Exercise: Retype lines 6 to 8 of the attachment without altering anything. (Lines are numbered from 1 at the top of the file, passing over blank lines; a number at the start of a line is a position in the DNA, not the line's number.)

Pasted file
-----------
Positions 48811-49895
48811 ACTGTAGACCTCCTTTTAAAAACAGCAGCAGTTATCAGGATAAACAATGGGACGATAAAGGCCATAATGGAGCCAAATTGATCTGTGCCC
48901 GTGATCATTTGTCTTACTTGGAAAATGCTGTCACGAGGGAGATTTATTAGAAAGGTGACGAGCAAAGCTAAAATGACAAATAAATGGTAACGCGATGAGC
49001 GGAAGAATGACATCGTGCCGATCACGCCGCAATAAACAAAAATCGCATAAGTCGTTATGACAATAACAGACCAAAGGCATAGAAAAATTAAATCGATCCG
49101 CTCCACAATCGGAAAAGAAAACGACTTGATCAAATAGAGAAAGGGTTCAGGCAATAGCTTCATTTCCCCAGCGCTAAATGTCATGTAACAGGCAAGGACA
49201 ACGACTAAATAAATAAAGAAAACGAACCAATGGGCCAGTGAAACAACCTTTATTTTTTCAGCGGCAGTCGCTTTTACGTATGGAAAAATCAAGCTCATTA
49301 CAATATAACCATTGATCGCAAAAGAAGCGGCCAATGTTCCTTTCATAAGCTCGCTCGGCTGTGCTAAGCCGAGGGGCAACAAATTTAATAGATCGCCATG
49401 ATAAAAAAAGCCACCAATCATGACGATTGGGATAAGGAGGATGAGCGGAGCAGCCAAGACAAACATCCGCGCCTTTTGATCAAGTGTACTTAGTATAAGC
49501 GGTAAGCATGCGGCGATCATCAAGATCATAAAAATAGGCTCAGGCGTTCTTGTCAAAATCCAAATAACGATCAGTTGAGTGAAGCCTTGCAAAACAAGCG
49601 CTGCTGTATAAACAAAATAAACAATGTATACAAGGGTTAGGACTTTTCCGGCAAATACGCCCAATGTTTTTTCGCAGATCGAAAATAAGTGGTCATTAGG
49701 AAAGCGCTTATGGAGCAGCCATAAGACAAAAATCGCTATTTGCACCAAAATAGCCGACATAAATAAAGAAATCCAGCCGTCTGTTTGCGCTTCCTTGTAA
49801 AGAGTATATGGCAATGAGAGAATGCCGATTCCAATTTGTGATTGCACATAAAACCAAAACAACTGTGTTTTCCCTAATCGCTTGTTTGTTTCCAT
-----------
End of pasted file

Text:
49201 ACGACTAAATAAATAAAGAAAACGAACCAATGGGCCAGTGAAACAACCTTTATTTTTTCAGCGGCAGTCGCTTTTACGTATGGAAAAATCAAGCTCATTA
49301 CAATATAACCATTGATCGCAAAAGAAGCGGCCAATGTTCCTTTCATAAGCTCGCTCGGCTGTGCTAAGCCGAGGGGCAACAAATTTAATAGATCGCCATG
49401 ATAAAAAAAGCCACCAATCATGACGATTGGGATAAGGAGGATGAGCGGAGCAGCCAAGACAAACATCCGCGCCTTTTGATCAAGTGTACTTAGTATAAGC